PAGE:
The prosecution is going to get to see a redacted copy of the Clare Bronfman-funded Trust Fund documents.
The trust has been paying for lawyers for Keith Raniere, Allison Mack, Lauren and Nancy Salzman, and Kathy Russell.
A potential conflict of interest was raised by the prosecution concerning the trust since one of the defendants – Clare Bronfman – is paying the lawyers of her five co-defendants.
At the February 6, 2019 Status Conference, Judge Garaufis said he believed it would helpful and appropriate for the Government to receive a redacted version of the Trust Indenture.
According to a letter filed with the court, Keith Raniere’s attorney, Marc Agnilio, informed the trust’s attorney, James Q. Walker, of the judge’s position. Walker apparently does not object to the disclosure of documents in redacted form to the prosecution.
According to the letter, Agnifilo says that Walker told him that “the redacted declaration and redacted trust document reinforce the information he provided to the Government over two phone calls last year.”
Agnifilo writes he will “promptly” provide the redacted trust documents to the prosecution.
The upshot of this is that the trust indenture will likely contain language that the defense wants the government to see – since it supports Aginfilo’s assertion that, while Clare Bronfman funded the trust, she can exert no influence on the conduct of lawyers paid by it.
This may seem like much ado about nothing considering the trust fund is almost depleted, and Clare’s attorney, Susan Necheles, told the court Clare will not replenish it.
Meantime, the Nxivm attorneys seem unwavering in their determination to continue representing their clients with or without the trust paying them. The clients likewise seem unwavering in their desire to keep their present counsel.
If the Nxivm defendants leave their high profile, high paid and competent lawyers and get assigned counsel – I think they are cooked. They may be cooked in any event – but with assigned counsel, they may have no chance except to cut a plea deal.
I suspect there are good lawyers in the assigned counsel or public defenders programs – but they cannot devote the time and resources to defend their clients as a privately paid lawyer can.
Most public defenders are overloaded with cases. Many are less experienced. They are paid perhaps 25 percent of what decent criminal lawyers make and 10 percent of what top lawyers make. This suggests that they are not the most talented, competent or experienced trial lawyers.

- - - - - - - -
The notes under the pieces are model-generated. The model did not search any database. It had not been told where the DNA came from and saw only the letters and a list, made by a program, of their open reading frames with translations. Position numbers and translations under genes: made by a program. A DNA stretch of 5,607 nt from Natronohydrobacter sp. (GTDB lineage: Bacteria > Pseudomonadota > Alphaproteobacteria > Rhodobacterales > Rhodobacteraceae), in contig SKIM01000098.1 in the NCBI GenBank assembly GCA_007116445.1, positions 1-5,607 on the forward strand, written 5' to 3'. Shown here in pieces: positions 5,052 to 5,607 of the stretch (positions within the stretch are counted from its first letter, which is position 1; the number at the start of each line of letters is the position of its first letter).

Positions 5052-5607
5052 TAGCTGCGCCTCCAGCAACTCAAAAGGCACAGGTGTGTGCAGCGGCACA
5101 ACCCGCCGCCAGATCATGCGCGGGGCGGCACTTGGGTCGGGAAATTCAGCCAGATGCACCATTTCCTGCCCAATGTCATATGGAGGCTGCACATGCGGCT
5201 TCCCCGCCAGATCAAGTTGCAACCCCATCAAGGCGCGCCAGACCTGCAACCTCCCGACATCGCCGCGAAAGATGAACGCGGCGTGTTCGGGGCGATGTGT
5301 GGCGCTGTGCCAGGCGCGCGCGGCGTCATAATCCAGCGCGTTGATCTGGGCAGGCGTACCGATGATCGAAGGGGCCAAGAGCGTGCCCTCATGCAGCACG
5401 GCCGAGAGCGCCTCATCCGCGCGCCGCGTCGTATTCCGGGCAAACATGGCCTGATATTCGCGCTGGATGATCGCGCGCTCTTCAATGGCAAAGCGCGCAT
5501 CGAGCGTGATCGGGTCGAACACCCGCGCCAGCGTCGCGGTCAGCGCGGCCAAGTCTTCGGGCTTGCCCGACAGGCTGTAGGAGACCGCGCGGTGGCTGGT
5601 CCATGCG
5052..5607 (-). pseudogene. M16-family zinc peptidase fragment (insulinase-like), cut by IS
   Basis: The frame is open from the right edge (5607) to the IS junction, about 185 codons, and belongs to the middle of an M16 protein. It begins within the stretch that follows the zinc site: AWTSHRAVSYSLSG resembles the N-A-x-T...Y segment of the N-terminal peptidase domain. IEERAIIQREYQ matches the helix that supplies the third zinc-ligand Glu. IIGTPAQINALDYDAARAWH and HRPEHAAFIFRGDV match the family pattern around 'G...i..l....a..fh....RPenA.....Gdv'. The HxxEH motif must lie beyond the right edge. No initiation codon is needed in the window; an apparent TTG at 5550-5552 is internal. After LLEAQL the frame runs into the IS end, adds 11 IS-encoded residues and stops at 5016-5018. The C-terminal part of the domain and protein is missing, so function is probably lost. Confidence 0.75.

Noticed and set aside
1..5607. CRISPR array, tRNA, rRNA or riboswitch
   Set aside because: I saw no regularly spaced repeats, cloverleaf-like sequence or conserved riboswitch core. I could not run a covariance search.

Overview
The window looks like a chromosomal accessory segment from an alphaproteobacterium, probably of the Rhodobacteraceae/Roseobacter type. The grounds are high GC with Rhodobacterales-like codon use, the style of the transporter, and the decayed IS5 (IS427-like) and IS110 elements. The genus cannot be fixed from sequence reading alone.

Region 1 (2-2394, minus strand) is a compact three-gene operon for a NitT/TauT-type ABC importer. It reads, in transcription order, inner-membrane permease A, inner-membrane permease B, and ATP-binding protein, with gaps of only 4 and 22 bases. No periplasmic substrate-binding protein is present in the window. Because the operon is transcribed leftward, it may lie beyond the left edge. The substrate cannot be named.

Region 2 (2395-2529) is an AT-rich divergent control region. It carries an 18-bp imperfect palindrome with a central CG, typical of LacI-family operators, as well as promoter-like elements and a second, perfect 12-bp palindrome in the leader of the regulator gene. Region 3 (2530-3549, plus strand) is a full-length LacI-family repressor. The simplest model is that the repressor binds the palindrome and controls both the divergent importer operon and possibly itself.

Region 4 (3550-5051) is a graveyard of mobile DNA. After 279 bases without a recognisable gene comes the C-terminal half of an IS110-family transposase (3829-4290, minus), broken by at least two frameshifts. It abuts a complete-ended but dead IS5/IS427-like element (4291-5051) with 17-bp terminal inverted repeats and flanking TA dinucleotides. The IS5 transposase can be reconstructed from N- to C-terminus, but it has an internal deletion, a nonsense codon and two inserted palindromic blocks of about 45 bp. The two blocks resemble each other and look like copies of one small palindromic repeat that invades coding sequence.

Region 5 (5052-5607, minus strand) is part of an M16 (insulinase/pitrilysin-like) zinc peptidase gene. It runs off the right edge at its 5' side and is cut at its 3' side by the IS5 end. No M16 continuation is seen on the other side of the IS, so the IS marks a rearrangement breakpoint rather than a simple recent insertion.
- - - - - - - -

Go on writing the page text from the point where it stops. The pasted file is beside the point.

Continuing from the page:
On the other hand, there may be an unwritten scheme subscribed to by the Nxivm lawyers to keep the Nxivm defendants hanging together through trial and for none of them to take a plea deal – even a very good one – if it will require them to testify against Bronfman or Raniere.
There is evidence of this cited by the prosecution that an attorney to be paid by the trust declined to represent a witness called to the grand jury unless she pleaded the 5th Amendment for every question asked in the grand jury.
In the meantime, the lawyers have to survive a Curcio Hearing where the court independently, and potentially over the objection of the defendants, determines whether the Bronfman-paid lawyers may remain or be discharged.
It is curious: The trust fund is nearly exhausted, yet all of the lawyers apparently plan to stay on the case. Either they have become committed deeply to the case and are willing to work pro bono – through the most expensive part of the case – the actual trial – or that, after the trust runs dry, there will be another way of paying lawyers.
Possibly Sara Bronfman, the Salinas family, or someone else may contribute. Clare Bronfman herself may continue paying – but not through the trust. While her attorney Susan Necheles, said Clare won’t replenish the trust, I don’t believe she affirmatively declared that Clare won’t fund the attorneys outside the existing trust.
Last week, two more attorneys filed notices of appearance in the case – to represent Allison Mack.
One of those attorneys is Matthew Menchel, a highly regarded and expensive trial lawyer from Miami.
It is hard to believe that not only will all the present attorneys work for free once the current trust runs out – but that new lawyers are hopping on board to work for free.
Lawyers in firms, I understand, seek to bill about 2,000 hours per year – to be considered profitable and successful partners or associates. An eight-week trial will cost an attorney, I estimate, about 400 hours [50 hour weeks]. Plus, some two months in preparation which might entail another 300 hours.
If my figures are correct, that’s 700 hours or 35 percent of billable hours for the year based on the estimated 2000 yearly billable hours.
Of course, publicity for this high profile case – especially if they win it – might make up for the loss of revenue.
Imagine the headlines for Marc Agnifilo if Raniere is acquitted.
Still, it seems likely that the lawyers will be paid somehow for their work. Perhaps a new trust will be formed if the defense attorneys survive the Curcio Hearings.